‘Not everything is as it seems’, is what Dutch artist M.C. taught the world in the last century. He became famous for his impossible, mathematically drawings. A perfect example of his work is Waterfall from 1961 with water flowing upwards. It can exist in 2D form, but in the real 3D world there simply is no place for such an illogical waterfall. He also used the so-called Penrose triangle – also called the ‘impossible triangle’ – lots of times in his work. This object looks like a normal triangle, but if you look closely at it you’ll notice the intersecting angles which make it impossible to create something like this in 3D form. Nevertheless, one man recently claimed he 3D printed the impossible triangle.
He posted a photo online (above), which features a 3D print of the impossible triangle. On the photo you can see a white version of the impossible triangle in 3D form. If you look at it the first time, it probably amazes you. The urgent question is: how can some-one 3D print an object that simply can’t exist in 3D form?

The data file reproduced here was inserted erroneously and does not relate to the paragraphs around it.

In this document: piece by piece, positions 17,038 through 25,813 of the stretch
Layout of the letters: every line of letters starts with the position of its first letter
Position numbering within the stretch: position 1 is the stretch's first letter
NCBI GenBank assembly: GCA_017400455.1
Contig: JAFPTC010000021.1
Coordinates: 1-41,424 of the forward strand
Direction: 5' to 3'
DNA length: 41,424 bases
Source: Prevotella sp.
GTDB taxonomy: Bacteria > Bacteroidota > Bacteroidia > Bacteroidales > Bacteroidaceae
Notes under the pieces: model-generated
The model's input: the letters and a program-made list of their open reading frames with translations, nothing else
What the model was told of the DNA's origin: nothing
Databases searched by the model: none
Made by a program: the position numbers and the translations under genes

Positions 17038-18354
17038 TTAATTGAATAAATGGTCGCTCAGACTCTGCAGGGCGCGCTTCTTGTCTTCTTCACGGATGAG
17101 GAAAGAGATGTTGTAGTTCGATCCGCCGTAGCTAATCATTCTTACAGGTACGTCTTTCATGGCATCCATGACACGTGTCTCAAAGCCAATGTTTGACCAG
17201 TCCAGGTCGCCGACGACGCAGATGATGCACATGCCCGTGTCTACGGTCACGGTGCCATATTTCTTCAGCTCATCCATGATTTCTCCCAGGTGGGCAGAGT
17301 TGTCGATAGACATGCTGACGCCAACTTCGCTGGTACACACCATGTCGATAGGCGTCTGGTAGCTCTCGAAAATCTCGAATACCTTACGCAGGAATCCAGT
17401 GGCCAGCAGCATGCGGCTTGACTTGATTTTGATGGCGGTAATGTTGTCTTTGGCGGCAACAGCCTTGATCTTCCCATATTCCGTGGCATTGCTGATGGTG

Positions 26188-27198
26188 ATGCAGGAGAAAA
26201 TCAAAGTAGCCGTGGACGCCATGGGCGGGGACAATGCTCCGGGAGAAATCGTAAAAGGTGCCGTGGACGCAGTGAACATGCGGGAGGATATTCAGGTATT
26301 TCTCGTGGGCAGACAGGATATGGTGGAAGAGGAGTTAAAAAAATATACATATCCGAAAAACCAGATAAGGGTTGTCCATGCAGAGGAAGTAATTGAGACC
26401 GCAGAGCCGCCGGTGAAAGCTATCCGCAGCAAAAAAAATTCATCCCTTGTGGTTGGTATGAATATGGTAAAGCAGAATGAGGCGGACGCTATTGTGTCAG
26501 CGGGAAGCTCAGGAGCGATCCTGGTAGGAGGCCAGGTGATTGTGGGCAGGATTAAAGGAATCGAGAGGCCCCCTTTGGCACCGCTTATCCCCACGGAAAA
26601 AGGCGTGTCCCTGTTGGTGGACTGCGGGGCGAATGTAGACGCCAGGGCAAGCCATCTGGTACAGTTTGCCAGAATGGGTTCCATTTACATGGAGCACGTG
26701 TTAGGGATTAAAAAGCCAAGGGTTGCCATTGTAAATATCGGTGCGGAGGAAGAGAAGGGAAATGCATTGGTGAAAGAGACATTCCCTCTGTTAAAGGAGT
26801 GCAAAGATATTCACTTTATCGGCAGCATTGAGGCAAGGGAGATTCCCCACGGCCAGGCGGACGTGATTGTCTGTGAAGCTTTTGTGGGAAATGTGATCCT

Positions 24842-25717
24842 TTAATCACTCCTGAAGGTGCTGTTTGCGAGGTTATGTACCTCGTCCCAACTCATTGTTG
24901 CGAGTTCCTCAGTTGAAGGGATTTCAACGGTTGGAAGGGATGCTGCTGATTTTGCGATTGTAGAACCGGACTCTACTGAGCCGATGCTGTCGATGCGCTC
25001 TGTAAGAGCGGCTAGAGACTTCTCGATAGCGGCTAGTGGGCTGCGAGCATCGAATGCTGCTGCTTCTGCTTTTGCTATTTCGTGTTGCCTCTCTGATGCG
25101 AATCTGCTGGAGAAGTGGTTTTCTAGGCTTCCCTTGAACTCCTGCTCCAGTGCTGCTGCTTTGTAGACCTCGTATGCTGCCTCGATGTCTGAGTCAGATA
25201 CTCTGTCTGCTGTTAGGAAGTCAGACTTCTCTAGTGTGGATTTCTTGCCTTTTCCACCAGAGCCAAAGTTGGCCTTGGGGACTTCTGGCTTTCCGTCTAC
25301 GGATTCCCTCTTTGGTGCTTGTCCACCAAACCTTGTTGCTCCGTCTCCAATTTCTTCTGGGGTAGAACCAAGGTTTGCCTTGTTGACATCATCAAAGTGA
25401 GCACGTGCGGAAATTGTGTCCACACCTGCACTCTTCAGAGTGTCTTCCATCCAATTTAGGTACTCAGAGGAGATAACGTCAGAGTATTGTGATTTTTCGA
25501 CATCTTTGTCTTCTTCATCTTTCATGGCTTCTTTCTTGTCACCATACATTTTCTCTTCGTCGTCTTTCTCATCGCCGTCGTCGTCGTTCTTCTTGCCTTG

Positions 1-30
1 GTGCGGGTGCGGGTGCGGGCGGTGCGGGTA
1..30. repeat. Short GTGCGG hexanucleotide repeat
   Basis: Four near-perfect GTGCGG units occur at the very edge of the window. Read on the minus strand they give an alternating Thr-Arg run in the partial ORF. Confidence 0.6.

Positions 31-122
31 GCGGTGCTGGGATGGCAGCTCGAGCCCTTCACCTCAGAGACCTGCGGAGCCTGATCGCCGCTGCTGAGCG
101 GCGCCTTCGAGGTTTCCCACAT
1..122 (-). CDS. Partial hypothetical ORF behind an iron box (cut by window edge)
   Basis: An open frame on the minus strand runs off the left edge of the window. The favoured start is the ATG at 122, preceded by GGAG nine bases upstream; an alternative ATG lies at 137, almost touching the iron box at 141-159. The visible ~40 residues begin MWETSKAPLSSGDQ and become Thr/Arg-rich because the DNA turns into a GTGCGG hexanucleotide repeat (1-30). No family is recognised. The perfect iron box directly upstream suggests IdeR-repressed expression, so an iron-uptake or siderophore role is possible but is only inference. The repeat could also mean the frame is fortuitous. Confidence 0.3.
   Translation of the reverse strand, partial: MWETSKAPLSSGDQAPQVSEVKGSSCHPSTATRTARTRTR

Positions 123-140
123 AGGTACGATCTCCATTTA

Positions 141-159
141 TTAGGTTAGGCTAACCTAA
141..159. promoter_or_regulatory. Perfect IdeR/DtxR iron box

In the comments section, responders actively debated on whether such a thing like this can or can’t exist. Can we 3D print the impossible or is this only a smart trick? Well, unfortunately magic doesn’t exist, and this 3D printing enthousiast – going under the name Fenneci – smartly tricked everyone. One the commenters noticed that there’s a lack of shadow on the right side of the object, indicating on the fact that the triangle could not be real.
Which is true. On Reddit, the user later posted a photo (above) which showed the object from another angle. The impossible triangle did not even look like a triangle anymore. It only looks like a triangle if you take a picture from the right angle, and that reminds us once again of Escher’s motto: not everything is as it seems.
Credits images: Fenneci.